Wednesday, July 7, 2010

Where Are You Now?

The workplace of today and what is predicted for the future certainly doesn’t resemble the workplace
that most people entered ten, fifteen, or thirty years ago.For a variety of reasons, it has become increasingly difficult for most of us to feel satisfied with our work situation.Another reason employees feel frustrated and dissatisfied is that most corporations, whether large or small, still manage their employees based on the old “bricks-and-mortar” model in which “everyone works in one place.” Many companies either  can’t figure out how to design a new model or are changing very slowly to support different lifestyle needs and create a flexible workforce. People get frustrated with this slow pace and increasingly are going to work for savvy companies who they think meet their employees’ needs in this area. Ben, for example, designed audio equipment for a small company, commuting 112 miles every day for three years. Even though he could
be very productive working in his home office, his employer didn’t believe in telecommuting, thinking that if an employee wasn’t in his company office, he wasn’t working. Although Ben loved his job, his boss, and the company overall, at forty-seven, he wanted to eliminate, or at least reduce, the stress of a long commute. He found a job with a larger audio company and now works from his home. When he gave his notice to his employer,in an attempt to keep him, they grudgingly agreed to allow Ben to work at home once a week. While it was tempting to stay, Ben knew they never would fully support him and he accepted the new job. As he anticipated, he feels healthier and the stress created by driving a long distance to work every day is gone.
In today’s work climate, more and more individuals are beginning to question the grueling pace at which they lead their lives. In an effort to manage this issue, some companies have instituted policies that support maintaining “balance” between work and an employee’s personal life. For example, several years ago, Microsoft created a new vacation policy for its senior executives that allows them to take as much vacation as needed. Although research shows that most high-level executives don’t use all of their allotted vacation time, this was Microsoft’s way of showing appreciation for its leaders. In fact, a survey conducted by Personnel Decisions International, a human resources consulting company, in 2000, revealed that nearly half of the workers surveyed at all levels said that the time they commit to work has increased in the past five years, with the average workweek for a full-time employee clocking in at 49.2 hours. And according to a Families and Work Institute study,6 percent of those surveyed bring work home more than once a week. Verizon, a major telecommunications company, surveyed its employees about working while on vacation, and half admitted they either call in to work or check their e-mail while away on vacation. What does all this prove?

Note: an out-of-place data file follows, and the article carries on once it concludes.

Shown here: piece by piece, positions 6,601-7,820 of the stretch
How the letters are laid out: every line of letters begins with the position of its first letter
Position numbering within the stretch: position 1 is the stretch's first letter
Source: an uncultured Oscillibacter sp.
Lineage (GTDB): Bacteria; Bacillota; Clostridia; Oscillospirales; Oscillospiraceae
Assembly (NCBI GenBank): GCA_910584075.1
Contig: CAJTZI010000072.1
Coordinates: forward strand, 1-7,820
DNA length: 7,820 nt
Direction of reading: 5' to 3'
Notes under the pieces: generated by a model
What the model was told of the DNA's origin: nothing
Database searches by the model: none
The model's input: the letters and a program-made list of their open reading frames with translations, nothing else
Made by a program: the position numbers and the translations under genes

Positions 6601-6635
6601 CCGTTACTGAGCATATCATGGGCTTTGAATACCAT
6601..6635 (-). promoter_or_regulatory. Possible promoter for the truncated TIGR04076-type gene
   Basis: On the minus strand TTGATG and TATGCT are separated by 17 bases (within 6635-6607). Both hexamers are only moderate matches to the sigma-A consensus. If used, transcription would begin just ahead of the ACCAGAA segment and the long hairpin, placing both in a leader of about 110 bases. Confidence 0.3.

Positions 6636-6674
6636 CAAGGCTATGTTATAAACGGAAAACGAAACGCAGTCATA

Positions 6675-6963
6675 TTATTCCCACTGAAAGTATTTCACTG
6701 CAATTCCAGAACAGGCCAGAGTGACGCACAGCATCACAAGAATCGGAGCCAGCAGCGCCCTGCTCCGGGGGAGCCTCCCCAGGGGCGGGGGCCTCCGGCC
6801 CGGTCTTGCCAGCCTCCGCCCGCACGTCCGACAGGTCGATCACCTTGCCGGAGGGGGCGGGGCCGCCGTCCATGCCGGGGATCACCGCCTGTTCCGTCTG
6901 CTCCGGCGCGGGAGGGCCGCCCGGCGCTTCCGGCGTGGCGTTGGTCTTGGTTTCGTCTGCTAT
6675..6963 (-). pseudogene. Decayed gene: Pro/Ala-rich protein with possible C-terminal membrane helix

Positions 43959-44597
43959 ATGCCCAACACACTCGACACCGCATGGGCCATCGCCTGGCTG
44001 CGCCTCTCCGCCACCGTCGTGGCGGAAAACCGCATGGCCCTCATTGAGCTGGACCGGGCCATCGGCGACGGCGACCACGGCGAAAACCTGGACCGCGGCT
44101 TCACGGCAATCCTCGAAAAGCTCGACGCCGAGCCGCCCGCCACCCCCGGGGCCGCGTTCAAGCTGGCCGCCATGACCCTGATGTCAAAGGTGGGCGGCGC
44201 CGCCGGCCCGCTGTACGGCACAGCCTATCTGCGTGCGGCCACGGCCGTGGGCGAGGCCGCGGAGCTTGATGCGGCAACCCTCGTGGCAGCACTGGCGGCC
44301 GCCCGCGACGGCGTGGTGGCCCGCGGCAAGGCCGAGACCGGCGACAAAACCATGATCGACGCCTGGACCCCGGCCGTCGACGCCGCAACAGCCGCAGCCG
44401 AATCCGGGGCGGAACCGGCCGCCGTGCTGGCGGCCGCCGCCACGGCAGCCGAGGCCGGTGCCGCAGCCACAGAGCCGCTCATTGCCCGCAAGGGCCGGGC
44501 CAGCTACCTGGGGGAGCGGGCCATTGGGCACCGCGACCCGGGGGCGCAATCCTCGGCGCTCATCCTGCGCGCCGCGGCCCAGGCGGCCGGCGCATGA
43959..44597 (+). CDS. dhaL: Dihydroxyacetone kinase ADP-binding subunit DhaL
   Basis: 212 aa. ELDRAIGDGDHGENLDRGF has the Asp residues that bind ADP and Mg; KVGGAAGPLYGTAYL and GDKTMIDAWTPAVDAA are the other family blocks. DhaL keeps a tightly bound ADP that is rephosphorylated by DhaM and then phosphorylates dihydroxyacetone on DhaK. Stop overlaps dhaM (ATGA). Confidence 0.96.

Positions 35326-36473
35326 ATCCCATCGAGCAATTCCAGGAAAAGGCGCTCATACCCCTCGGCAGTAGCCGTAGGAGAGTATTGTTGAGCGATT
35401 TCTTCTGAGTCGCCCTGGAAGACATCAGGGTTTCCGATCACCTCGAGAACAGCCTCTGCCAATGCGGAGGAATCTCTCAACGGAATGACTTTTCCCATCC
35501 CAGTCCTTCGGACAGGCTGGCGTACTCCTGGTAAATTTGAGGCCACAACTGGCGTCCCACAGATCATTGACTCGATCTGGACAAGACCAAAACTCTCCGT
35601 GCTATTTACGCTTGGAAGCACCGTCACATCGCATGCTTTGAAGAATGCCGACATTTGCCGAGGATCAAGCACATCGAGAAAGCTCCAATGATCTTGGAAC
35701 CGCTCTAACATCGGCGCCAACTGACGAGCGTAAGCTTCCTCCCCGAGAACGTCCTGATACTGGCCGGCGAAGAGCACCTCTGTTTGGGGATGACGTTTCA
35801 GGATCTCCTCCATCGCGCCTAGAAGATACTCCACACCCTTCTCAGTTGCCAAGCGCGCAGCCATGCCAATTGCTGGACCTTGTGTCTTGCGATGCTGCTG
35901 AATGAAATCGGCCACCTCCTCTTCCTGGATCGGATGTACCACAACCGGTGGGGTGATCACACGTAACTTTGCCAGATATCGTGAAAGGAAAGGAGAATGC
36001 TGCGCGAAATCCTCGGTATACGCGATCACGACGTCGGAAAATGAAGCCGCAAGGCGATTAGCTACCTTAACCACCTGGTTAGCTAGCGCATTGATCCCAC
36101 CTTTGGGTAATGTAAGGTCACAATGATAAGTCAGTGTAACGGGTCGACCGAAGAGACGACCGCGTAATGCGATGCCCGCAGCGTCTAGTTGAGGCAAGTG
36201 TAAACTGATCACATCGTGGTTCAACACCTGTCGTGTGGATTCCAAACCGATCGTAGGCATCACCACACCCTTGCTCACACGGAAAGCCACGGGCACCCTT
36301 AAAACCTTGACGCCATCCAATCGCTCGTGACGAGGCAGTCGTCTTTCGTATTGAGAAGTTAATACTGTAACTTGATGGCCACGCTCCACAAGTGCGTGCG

Psychologically, the concept of introducing balance into one’s life seems far-fetched and unrealistic for many workers.Why? The demands of today’s workplace are excessive for most people. With technology allowing twenty-four-hour communication, employees feel obligated to work all the time, whether it be on weekends or on vacation. Even more important, many companies that have policies that support balance can give employees a mixed message about whether it’s acceptable to leave the office at a reasonable hour or take all of the vacation and personal time allotted in the company employee handbook. If senior management and the corporate culture demonstrate that succeeding means working around the clock, then the pressure of fitting in and doing what it takes to get the job done can override the desire to lead a balanced life.

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geograhical factors

geograhical factors